The Dancing Puritan

Thursday, January 31, 2013

How Romance Becomes Holy

One might think, with all of the spilled ink on the subject, that marriage surpasses everything else.  On the one hand there is, indeed, more to life and more to the Bible than marriage. After all, the Bible's purpose is to display the greatness of God. The Bible is about God. It tells us about creation, redemption and eternity. In between the Bible tells us a lot more. It tells us how the knowledge of God impacts everything else, including romance. Life, romance, and ice cream are about God. Life is not all about marriage, it is all about God.

On the other hand the Bible really is about marriage. God created marriage in the Garden of Eden (Genesis 1:26-31; 2:22-25) and one of the final stories in the Bible is about marriage (Revelation 19:6-9). The Bible even tells us that marriage is about the gospel (Ephesians 5:31). From Genesis through Revelation, marriage is a big deal. It reflects the power of God as Creator, the grace of God in redemption and the glory of God in the culmination of all things. So, in a sense, we could say that the Bible is all about marriage. Even marriage is about marriage.  The marriage  between a man and a woman is about the marriage of Christ and his church. Even the gift of singleness is about marriage.  The godly single person is nevertheless married to Christ.

Now one might fall into error concerning marriage. It is possible to so glorify the marriage relationship that it becomes an idol. If marriage is the end all, then what about God and what about the gift of singleness? Any good gift might be inappropriately glorified. A sweet-smelling meal is to be enjoyed but it did not just appear.  Someone dressed it in the kitchen.  Someone served it hot.  The meal did not cook itself.

Some people fall into the trap of thinking that marriage is not a big deal at all. The folks at Pew Research tell us that marriage has been on the decline over the past 50 years while cohabitation is on the rise. Marriage is in trouble through redefinition (homosexual unions), cohabitation and simple disinterest and self-centered interest.

The Bible gives us the real story. God created marriage.  Marriage is a covenant relationship between God, a man and a woman.  Divorce is an aberration. Marriage is about another marriage (Christ and the church). Marriage comes to an end at death. The marriage of Christ and his church is eternal.

Marriage is a big deal. But what about dating, romance, friendship and the like? Do we not trivialize marriage when we write of walking through fields, visiting vineyards, wearing perfume and kissing? It is possible that we  trivialize marriage if we imagine that perfume, kissing, dancing, clusters of grapes and sexual expression are ends in themselves. However, perfume and kissing are holy when understood beneath the ultimate purpose of marriage--to glorify God.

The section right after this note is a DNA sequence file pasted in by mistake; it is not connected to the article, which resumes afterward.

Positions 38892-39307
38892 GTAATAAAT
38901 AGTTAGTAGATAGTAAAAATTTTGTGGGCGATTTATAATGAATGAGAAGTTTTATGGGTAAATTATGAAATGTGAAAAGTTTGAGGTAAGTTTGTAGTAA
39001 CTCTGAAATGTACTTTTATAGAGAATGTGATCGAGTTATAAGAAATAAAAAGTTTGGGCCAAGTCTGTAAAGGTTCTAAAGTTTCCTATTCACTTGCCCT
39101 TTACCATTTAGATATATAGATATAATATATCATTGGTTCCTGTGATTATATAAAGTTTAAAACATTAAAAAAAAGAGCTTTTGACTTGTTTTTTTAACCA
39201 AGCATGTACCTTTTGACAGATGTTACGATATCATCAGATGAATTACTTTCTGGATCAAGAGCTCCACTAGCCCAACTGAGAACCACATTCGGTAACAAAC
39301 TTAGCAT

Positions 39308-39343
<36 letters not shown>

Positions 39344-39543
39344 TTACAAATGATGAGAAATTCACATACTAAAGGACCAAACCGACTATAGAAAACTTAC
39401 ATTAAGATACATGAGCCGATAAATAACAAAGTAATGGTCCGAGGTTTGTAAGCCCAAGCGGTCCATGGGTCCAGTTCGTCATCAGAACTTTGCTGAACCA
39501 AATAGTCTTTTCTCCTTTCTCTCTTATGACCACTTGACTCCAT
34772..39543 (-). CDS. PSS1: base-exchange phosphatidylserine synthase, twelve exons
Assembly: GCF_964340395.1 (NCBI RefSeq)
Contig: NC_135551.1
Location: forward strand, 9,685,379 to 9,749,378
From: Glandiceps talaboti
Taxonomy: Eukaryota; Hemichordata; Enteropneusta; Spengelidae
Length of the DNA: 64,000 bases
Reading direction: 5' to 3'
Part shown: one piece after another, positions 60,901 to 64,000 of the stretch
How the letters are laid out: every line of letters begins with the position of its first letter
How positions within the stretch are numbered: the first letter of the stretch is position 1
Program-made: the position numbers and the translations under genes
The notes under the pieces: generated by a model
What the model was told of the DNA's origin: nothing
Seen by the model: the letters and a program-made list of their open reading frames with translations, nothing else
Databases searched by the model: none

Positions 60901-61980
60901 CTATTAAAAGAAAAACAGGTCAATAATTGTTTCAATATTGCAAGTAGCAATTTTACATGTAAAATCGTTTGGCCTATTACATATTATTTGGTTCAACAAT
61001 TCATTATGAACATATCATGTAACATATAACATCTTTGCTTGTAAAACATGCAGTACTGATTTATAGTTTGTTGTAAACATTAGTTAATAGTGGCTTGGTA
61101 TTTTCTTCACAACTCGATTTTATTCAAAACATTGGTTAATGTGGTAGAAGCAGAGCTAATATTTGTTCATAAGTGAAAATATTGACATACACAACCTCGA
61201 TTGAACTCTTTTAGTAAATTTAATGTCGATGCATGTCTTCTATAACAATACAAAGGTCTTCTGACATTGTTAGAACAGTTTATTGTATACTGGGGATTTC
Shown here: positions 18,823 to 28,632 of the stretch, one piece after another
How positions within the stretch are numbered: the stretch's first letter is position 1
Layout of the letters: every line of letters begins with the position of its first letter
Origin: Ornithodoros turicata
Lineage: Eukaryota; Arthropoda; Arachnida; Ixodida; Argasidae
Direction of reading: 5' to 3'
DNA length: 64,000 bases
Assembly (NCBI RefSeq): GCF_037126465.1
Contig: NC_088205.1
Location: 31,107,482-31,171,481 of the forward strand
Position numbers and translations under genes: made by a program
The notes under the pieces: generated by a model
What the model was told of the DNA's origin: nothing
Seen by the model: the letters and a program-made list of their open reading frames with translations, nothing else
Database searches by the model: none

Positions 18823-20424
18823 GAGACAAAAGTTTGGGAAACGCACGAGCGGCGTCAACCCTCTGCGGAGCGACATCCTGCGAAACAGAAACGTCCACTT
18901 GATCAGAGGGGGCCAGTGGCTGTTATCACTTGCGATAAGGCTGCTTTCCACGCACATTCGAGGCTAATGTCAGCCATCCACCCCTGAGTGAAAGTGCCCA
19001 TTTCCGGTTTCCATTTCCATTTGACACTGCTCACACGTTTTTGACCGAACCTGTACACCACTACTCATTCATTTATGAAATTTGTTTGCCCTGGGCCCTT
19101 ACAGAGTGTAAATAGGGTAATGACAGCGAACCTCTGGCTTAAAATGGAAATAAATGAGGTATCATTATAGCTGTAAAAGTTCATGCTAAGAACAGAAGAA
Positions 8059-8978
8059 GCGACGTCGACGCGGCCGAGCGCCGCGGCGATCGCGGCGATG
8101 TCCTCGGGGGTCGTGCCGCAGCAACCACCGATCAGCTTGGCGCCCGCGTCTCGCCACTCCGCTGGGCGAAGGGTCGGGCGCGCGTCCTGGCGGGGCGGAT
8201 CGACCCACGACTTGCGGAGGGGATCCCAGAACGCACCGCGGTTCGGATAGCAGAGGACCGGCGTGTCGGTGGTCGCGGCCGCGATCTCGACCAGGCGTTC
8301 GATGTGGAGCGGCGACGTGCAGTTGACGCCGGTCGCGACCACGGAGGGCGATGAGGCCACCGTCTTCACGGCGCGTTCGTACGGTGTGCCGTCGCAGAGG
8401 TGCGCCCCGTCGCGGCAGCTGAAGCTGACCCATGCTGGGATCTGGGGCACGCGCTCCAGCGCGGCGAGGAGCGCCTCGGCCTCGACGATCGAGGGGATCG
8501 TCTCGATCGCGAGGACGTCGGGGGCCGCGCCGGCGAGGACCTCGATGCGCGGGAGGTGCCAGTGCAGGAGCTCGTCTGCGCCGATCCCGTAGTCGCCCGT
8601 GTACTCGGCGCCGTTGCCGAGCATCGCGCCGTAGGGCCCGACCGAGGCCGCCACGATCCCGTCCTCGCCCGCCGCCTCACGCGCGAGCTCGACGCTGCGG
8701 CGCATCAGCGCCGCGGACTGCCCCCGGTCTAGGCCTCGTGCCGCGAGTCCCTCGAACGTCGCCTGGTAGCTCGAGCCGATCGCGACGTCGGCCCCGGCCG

Doctrine is important.  In fact right doctrine is the difference between life and death. But one can be so busy building the foundation to stand on and walls and roof to protect that they forget the house is designed to hold people who breath, talk, eat, drink, and worship.

People are important. But one can be so busy contemplating communication, romance and intimacy that they give little time to the structural things. Such can be the case in romance and marriage. Jane Austen, Tony Bennett and silky sheets are nice--but without a foundation the walls crash down. Ask the folks most concerned about the Boy Scouts. Tying knots and building fires are great things for boys to know--but manhood needs foundational truth or the knots will come undone.

Built on the rock of God as Creator and Redeemer we set about building, and through Christ, redeeming a marriage. After Paul writes that marriage is about Christ and his church he immediately follows with, However, let each one of you so love his wife as himself, and let the wife see that she respects her husband (Ephesians 5:31-33).

Do you know why you get to romance your wife? Do you know why you get to respect your husband?  Because Christ loved the church and marriage is to display the gospel. The gospel is built on fundamental facts but it is not dry data. It is about God taking a bride and lavishing her with love.

When I pursue my wife and she puts on perfume and we go on a date, we have opportunity to breathe out the gospel. When the structure of marriage is in place it can then be populated by a couple who live, breath, kiss, dance, sing, walk, read and date. Romance becomes holy when God and his gospel are supreme.

You have captivated my heart, my sister, my bride; you have captivated my heart with one glance of your eyes, with one jewel of your necklace.  How beautiful is your love, my sister, my bride!  How much better is your love than wine, and the fragrance of your oils than any spice (Song of Solomon 4:9-10).